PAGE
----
The DM can set up tactical situations this way too. The examples for handling range are both examples of the DM creating situations that constrain what the players can do—at least until they take action to change the situation to their advantage:

"The orc archers are two range increments away."

"The two medusas are too far apart to catch in a lightning bolt."

By moving to tactical description of combat, players and DM take the work that miniatures were doing and put that job on their own narrations of the action. The benefit is a more imaginatively-rich experience of combats. In my own games I've used both miniatures and narrative combat, depending on my preferences for particular encounters, and the end effect is that months and years after the game the fights that are remembered in more detail and as most exciting by the players and myself are the ones done narratively.

And example is from a Savage Worlds game I ran. The PCs were sneaking up at night on a group of cultists who'd kidnapped a baron and made camp in a long-grassed field. Instead of setting up the grid when the PCs surprised the first sentry, I ran the fight with the sentries narratively. It was tense and exciting as the players tried to silence the sentries before they called for help. The sentries taken care of they snuck up on the camp and attacked, for which I used the grid. That was tactically interesting, but much less narratively engaging. The net result is that the fight with the sentries is the part of that encounter that the players reminisce about—it was simply more memorable, and what GM doesn't want their games to be remembered fondly?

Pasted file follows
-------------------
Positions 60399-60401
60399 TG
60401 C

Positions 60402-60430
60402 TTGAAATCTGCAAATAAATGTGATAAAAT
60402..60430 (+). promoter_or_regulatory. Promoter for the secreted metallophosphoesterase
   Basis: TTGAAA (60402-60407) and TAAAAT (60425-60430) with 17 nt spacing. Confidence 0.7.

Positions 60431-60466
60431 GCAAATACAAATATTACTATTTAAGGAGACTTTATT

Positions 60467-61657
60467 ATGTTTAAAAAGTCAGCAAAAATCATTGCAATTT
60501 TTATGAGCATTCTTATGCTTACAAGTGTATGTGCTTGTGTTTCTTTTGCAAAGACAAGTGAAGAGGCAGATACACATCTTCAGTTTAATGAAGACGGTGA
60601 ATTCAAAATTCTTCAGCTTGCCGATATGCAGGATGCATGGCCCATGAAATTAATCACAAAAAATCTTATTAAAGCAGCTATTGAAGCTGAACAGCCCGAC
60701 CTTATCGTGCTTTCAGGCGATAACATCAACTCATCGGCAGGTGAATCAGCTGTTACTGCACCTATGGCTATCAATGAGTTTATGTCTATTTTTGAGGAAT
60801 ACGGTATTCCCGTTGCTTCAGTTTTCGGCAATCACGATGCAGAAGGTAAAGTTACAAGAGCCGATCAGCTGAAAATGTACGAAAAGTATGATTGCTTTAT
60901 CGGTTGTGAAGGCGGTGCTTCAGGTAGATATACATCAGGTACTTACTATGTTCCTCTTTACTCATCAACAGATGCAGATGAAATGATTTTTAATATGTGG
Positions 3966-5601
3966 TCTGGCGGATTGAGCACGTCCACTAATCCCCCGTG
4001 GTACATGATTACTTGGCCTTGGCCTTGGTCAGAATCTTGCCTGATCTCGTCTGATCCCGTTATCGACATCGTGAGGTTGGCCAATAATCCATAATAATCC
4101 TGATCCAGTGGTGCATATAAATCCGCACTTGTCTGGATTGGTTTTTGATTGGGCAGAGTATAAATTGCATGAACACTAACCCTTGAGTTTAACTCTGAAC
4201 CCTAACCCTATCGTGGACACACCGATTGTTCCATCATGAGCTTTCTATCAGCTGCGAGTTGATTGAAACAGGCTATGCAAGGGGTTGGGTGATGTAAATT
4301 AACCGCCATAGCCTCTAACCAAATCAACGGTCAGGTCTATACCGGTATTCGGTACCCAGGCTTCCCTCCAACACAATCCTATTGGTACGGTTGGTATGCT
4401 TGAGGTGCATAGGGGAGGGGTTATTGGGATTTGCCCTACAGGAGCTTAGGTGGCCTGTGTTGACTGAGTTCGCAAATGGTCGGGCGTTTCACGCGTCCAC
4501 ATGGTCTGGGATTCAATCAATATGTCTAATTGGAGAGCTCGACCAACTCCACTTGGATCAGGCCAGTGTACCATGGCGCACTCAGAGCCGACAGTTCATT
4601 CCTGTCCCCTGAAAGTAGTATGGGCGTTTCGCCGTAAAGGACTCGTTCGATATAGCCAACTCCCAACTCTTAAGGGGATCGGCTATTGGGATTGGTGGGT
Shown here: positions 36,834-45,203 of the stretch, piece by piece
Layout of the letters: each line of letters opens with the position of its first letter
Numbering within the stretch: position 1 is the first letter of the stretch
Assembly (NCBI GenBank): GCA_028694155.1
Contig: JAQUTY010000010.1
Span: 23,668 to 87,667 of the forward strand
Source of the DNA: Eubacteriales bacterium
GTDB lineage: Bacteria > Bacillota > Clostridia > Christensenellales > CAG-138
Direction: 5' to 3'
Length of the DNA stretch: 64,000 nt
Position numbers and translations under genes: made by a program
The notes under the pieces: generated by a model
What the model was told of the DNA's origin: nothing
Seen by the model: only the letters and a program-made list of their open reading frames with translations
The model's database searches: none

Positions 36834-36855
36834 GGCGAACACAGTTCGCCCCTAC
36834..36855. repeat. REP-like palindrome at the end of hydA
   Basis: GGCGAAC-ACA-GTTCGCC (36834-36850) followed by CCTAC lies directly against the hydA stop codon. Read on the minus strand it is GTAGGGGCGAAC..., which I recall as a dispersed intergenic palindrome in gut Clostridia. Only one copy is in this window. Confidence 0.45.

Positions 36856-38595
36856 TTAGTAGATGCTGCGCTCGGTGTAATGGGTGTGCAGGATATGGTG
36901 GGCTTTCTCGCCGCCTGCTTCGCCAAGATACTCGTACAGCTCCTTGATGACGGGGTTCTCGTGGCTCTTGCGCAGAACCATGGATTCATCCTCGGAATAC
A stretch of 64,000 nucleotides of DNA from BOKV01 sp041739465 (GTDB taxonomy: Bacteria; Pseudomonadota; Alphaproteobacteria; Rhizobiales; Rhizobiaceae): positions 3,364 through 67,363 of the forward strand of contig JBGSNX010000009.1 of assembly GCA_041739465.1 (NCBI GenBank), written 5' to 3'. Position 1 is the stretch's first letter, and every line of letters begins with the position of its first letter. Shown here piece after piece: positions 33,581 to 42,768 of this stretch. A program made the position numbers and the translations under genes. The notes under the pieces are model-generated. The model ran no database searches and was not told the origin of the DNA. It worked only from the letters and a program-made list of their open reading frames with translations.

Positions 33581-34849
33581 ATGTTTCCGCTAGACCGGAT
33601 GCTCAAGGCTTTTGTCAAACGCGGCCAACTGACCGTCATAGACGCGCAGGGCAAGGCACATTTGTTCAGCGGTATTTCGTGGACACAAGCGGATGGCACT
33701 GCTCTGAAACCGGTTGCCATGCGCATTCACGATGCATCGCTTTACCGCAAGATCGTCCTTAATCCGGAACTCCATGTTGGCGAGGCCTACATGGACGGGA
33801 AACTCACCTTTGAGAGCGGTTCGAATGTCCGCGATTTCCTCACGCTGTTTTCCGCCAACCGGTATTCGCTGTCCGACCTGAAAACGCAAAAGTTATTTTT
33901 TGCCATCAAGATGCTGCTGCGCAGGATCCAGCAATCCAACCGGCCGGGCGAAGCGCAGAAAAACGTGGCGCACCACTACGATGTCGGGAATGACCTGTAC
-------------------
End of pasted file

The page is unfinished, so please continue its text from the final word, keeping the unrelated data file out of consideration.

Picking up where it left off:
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    \$\begingroup\$ Great, thanks, that's a good find. I've started running combats without a battlemat in my Pathfinder game, and it allows them to range all over, be more flexible... No worrying about going "off the map." And you get to focus on your mind's eye and not $50 in plastic. \$\endgroup\$
    – mxyzplk
    Feb 19, 2011 at 16:17